HomeNewsSri Lankan families left in limbo as war missing probe promised

Sri Lankan families left in limbo as war missing probe promised

Death certificates for the tens of thousands of people who went missing during Sri Lanka’s protracted civil war and are believed dead will only be issued after an investigation is carried out, the president’s office said.

“After the necessary investigations, steps would be taken to issue a death certificate and the necessary support for the families to rebuild their lives,” AFP cites the office of President Gotabaya Rajapaksa on Jan. 24.

That announcement came after Gotabaya told a U.N. official that the 23,586 people believed missing as a result of the 26-year-long civil war are “actually dead.”

As noted by AFP, proof of death is necessary for families to access property deeds, bank accounts, and/or inheritances.

The issue of the war dead has remained an open wound in Sri Lankan society since a bloody civil that claimed over 100,000 lives came to an end in 2009.

Governmental efforts at reconciliation have recently been called into question as Gotabaya has baulked at a series of post-war commitments made by previous administrations, Nikkei Asian Review reports

Rajapaksa’s government, for example, is looking to shutter the Office of Missing Persons — set up in 2017 to help determine the status of all missing persons in Sri Lanka, helping bring closure to the families.

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He has also bucked obligations to look into war crimes by announcing plans to grant immunity to government forces accused of committing such atrocities.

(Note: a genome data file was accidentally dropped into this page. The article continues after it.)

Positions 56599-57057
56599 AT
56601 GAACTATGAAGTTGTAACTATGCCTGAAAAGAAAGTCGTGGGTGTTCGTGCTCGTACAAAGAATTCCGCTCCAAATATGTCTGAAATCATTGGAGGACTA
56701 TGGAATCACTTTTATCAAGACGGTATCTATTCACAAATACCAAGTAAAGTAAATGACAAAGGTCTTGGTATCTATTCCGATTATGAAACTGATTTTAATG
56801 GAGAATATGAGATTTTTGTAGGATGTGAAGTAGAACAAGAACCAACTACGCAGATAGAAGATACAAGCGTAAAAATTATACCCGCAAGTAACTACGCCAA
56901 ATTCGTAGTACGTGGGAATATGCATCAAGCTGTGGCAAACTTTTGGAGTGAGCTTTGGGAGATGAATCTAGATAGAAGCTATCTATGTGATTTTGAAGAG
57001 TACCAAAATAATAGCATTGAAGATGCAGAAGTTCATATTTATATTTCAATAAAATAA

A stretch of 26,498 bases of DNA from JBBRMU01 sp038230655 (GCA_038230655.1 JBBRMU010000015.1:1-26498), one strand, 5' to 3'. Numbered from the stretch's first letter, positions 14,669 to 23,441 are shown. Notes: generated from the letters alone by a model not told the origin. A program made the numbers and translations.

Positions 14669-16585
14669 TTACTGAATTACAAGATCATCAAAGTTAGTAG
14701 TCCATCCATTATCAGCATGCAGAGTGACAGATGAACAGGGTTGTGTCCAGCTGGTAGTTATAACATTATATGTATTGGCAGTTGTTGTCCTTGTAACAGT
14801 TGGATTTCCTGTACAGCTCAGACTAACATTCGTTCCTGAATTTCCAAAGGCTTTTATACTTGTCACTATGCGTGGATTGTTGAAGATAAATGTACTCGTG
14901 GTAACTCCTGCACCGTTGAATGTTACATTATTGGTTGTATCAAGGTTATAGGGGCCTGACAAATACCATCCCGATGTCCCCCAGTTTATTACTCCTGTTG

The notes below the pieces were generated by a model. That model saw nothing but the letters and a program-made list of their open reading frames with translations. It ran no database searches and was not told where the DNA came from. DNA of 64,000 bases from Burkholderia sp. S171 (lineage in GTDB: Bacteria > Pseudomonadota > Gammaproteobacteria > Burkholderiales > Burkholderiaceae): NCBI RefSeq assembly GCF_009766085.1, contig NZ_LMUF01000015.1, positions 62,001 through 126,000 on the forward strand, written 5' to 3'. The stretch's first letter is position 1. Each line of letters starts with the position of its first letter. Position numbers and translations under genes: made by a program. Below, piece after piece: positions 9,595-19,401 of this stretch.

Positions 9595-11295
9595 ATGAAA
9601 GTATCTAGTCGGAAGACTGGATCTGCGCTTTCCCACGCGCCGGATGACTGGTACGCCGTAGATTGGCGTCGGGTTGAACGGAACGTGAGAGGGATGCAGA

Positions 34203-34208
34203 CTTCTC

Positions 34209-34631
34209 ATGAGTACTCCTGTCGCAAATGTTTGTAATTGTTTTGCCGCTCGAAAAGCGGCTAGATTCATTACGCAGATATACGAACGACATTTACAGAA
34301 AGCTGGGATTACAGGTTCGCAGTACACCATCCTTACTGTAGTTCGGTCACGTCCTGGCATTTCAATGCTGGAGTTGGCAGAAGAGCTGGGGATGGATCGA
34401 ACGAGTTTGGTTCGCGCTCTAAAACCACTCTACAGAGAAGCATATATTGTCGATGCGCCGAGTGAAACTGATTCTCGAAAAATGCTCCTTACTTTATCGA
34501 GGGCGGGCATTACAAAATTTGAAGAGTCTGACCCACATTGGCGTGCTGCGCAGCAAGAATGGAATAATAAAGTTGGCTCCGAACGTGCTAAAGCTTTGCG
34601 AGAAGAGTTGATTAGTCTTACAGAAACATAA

Recently, the Sri Lanka government also reversed course on a previous commitment to scrap what critics call “the abusive” Prevention of Terrorism Act (PTA), which gives the police wide latitude in searching arresting, and detaining suspects

On Jan. 4, the Sri Lankan government announced it was withdrawing a replacement law for the PTA, which critics said was more in line with international standards.

However, the European Union (EU) has warned this volte-face will not come without consequences.

On Jan. 20, the EU’s official delegation to Sri Lanka warned that the Generalized Scheme of Preferences (GSP+ arrangement), which gives Sri Lanka better access to the EU for its exports, is “not automatic.”

“[GSP+] is granted only if there is continued and effective implementation of 27 international conventions, related to human and labour rights, environment and good governance. The EU monitors this implementation closely,” the tweet read.

GSP+ was first granted to Sri Lanka May 2017.

The EU said it is “Sri Lanka’s second-largest trading partner after India but its main export destination, absorbing 31 percent of Sri Lankan exports in 2015.”

Previously, it had been announced GSP+ concessions to Sri Lanka would continue until 2023.

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